Review: Kingpin #2

Kingpin #2 is titled “Messes of Men,” luckily for the reader there’s nothing messy about this issue. Thanks to the writing talent of Matthew Rosenberg, the issue starts off with a genuine NYC scene, Sarah and Orlando hanging out on his front stoop enjoying a slice. Things move on to a fancy charity party that Fisk is throwing, Sarah makes an appearance and there’s a visit from an old criminal acquaintance of Fisk’s that turns the party on its head. For this issue Rosenberg decides to show off Fisk’s more charitable side mixed with just enough of the Kingpin to keep it interesting. You see all the good things he’s doing, but the way the story is written you know that there’s always a bit of the bad guy lurking in the cut. Rosenberg brings a bit of compassion to the character where the reader feels as if they can separate the man (Fisk) , from the monster (Kingpin). You feel like it might be one big act on his part but, you have hope that he’s turned himself around.

We also get more of a peek into Sarah’s life. We meet her kids, her brutish ex hubby, and we see her scold Fisk like a child and seemingly fire herself from the writing gig before it even starts. After a covert stalking mission Sarah and the readers are treated to see a softer side of Fisk. This issue ends with Sarah getting a surprise visit from one of Kingpin’s biggest foes. Without giving too much away, because this really is an issue you should read for yourself, I can tell you first hand that it’s more than worth a read. The writing is phenomenal, the story is insightful, and there’s some great credit to be given for someone who can give one of Marvel’s greatest villains a soul.

Ben Torres line artwork is amplified by Jordan Boyd‘s dark and ominous color job, making Kingpin #2 feel like an awesome comic noir. There’s this amazing panel where Fisk is having a talk with a man who calls him a a criminal and there’s so much detail in the close up panel. All you see is the size of Fisk’s fist, the darkness of his shadow with his sinister eyes staring down the man the back of the object of his intimidating head and shoulders. Fisk’s exaggerated fist size conveys more about what’s going on in that moment than any words could and it is brilliant!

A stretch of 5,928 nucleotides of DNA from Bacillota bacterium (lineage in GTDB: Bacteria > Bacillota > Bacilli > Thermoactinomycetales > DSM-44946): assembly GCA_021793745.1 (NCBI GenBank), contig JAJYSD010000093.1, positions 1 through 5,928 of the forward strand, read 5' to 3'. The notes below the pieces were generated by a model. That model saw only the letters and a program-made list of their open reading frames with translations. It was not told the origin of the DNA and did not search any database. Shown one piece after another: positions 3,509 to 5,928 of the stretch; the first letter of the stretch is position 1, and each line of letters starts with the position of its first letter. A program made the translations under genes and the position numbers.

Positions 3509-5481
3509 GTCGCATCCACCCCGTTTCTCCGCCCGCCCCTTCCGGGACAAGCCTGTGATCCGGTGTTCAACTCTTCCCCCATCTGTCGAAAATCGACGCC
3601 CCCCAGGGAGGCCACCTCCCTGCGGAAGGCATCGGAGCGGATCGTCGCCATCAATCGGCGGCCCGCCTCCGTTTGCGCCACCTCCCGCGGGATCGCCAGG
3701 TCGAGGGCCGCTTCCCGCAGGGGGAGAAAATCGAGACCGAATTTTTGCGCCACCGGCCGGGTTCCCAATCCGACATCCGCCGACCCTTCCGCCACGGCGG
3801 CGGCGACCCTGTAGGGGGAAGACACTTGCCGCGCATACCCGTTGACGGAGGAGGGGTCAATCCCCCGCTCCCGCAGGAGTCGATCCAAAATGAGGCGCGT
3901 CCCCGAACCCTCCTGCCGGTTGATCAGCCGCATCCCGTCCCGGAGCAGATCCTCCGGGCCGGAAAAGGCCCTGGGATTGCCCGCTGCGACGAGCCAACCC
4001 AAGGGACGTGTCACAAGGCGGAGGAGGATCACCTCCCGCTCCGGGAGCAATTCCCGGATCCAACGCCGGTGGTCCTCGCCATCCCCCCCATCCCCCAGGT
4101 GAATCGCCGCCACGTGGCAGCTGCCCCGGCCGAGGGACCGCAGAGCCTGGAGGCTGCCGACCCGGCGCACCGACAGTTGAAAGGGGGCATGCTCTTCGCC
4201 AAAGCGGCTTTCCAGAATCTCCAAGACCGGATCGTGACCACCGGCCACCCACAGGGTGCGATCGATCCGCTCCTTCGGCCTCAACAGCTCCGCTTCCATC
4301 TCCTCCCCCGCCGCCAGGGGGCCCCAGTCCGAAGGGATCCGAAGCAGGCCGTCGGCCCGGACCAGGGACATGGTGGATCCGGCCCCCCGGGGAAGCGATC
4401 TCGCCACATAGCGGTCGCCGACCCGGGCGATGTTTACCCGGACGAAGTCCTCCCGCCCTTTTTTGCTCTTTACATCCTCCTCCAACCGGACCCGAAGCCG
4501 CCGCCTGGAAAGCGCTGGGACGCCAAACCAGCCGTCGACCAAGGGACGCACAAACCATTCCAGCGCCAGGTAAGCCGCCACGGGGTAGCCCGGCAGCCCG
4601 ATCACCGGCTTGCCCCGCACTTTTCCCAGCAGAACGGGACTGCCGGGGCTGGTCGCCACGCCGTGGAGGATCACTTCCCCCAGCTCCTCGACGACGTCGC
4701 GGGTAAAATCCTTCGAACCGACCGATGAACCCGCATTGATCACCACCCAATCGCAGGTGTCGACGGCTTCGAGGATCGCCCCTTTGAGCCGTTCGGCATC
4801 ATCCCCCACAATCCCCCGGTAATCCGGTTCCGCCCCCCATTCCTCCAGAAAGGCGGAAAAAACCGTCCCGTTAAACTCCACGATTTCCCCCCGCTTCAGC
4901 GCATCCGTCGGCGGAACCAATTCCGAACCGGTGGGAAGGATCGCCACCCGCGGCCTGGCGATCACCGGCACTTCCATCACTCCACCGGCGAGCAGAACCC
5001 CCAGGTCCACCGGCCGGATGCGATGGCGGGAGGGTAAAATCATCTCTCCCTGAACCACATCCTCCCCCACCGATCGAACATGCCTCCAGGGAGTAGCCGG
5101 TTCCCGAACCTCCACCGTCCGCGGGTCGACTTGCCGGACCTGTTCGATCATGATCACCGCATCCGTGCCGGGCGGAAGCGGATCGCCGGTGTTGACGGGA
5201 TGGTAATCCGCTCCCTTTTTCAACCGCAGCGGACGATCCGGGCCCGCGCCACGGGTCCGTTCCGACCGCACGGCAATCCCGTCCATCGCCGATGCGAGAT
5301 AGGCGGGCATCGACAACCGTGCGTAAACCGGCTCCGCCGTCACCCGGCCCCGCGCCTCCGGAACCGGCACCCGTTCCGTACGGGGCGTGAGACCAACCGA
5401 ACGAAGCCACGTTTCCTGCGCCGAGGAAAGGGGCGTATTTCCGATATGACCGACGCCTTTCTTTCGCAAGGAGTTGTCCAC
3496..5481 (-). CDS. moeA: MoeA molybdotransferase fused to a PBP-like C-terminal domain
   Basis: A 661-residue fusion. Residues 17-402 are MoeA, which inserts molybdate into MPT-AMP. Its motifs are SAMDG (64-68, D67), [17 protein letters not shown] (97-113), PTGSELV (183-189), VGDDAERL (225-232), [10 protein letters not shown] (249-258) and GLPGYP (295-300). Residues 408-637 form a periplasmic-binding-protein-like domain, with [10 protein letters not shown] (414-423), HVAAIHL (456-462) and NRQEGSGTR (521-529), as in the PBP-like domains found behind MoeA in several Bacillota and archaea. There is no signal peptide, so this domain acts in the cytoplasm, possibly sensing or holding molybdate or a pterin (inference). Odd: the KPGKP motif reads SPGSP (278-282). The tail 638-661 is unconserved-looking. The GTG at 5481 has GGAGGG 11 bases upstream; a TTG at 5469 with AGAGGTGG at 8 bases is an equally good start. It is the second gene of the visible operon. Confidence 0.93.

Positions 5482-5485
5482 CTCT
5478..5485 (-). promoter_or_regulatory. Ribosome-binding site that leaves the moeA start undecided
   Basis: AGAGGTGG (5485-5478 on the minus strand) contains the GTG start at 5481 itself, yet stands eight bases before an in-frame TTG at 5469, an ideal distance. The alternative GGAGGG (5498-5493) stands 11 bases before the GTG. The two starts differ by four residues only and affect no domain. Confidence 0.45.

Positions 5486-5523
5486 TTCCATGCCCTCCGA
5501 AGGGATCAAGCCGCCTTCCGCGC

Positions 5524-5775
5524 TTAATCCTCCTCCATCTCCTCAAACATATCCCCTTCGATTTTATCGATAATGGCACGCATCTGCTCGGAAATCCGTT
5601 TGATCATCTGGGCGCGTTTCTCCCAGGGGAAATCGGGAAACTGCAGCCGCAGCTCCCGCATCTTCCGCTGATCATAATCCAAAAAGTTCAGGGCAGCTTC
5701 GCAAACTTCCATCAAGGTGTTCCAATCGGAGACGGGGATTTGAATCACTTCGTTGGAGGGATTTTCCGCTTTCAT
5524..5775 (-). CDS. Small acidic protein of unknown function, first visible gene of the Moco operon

Overall, this comic is an amazing leap into the world of Kingpin. It shows that the man he was is still alive in him and, we are treated to shades of man he was before he became Kingpin. I’m not sure where this arc is going but, I’m glad to be going along on this journey with Sarah. The material is rich, the characters are engaging and the art work is the perfect baseline for the overall mood of the comic. Boyd switches up his colors from dark and gloomy to bright and airy when showing Fisk interacting with children. He literally creates a bright spot in the sea of darkness that is Sarah and Fisk’s day to day life. Torres even seems to draw Fisk differently based upon his mood and who he’s interacting with. The slightest facial or body softness is highlighted to show the reader who they’re dealin with in the particular panel you’re reading. The only thing wrong with this issue is that we have to wait until April 12th to find out what the mysterious visitor to Sarah’s apartment wants and find out where this arc is headed next.

Story: Matthew Rosenberg Art: Ben Torres Color: Jordan Boyd
Story: 9.2 Art: 9.2 Overall: 9.2 Recommendation: Buy

Marvel Comics provided Graphic Policy with a free copy for review